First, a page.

Op-Ed: Cashmere Mafia is for the dogs

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Op-Ed: Cashmere Mafia is for the dogs
I'd rather swim with sharks than meet these women in a dark alley.

The characters on Cashmere MafiaLike a vulture to roadkill, I flocked to the first episode of Cashmere Mafia last night. In the process of watching, I thoroughly confused my boyfriend, who, in his defense, probably wasn't the ideal co-viewer: For nearly an hour I gesticulated wildly at the TV, then turned to shoot him incredulous looks that said, "Can you believe this %&$?"

"Then why are you watching?" he countered, rationally.

He had a point. I guess I wanted to see if these characters would eventually redeem themselves. Cashmere Mafia was clearly slated to be an oh-so-2008 battle of the sexes, but, as depicted, I wouldn't want to play for either team. The male characters certainly weren't likable: With the exception of a cameo by a relatively avuncular boss, they seemed to be either lying, cheating scoundrels or seeming "good guys" who proffer diamonds on bent knee—only to retract the offer if their egos get bruised.

And yet, given the choice, I think I'd rather kill time with them than these sad, one-dimensional shells of women. Sure, they have good points: They dress nicely, have each other's backs, and multi-task like a dream, but I wouldn't want them as girlfriends. More than talented, well-dressed, well-rounded women, who it'd be a riot to down a bottle of Rioja with, they struck me as, yes, a tight-knit clique—and the type of chicks who not only shun any female who threatens them (which is most), but, who, if they don't get their own way, also won't hesitate to eat their mates' heads for dessert.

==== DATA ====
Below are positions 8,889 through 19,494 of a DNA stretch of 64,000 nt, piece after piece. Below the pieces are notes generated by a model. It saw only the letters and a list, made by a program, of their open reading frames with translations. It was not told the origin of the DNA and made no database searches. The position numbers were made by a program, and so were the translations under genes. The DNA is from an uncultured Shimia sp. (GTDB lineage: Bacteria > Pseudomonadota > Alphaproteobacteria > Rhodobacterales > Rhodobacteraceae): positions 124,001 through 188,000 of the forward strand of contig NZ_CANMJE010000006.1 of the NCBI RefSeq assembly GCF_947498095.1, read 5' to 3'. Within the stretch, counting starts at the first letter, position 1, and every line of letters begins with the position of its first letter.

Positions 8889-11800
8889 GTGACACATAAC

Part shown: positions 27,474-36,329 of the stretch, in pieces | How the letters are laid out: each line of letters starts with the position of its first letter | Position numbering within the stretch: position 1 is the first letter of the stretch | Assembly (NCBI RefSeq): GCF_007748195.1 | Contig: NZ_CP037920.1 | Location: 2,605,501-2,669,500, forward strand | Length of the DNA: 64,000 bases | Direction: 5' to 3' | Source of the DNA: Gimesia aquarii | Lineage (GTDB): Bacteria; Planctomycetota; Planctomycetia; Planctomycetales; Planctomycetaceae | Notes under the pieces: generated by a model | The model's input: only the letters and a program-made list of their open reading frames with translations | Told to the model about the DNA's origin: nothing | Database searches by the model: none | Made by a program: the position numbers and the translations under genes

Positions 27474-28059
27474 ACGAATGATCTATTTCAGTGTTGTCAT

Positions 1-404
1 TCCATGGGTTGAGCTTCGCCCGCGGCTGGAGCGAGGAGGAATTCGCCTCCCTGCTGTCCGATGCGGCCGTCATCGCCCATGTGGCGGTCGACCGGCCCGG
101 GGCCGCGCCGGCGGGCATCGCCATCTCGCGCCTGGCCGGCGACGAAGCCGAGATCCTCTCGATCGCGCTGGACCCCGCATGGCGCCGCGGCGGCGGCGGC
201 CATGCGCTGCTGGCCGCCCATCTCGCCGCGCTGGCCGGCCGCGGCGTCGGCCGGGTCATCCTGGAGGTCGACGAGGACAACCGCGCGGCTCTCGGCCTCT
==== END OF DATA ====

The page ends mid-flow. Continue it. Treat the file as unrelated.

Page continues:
If it sounds harsh, I admit, I may be influenced by something else my boyfriend and I can't seem to turn off lately: BBC's Planet Earth—a stunning documentary series about both the beauty of our planet and nature at its most primitive. The funny part is, the Mafia women remind me less of Sex and the City and more of a school of hungry, flashy piranhas I watched nibble anything in their path to its death the other night. And while it's fine for creatures in the wild to tear each other apart limb by limb—after all, that's how they eat—now we have Whole Foods, so what's this species' excuse?

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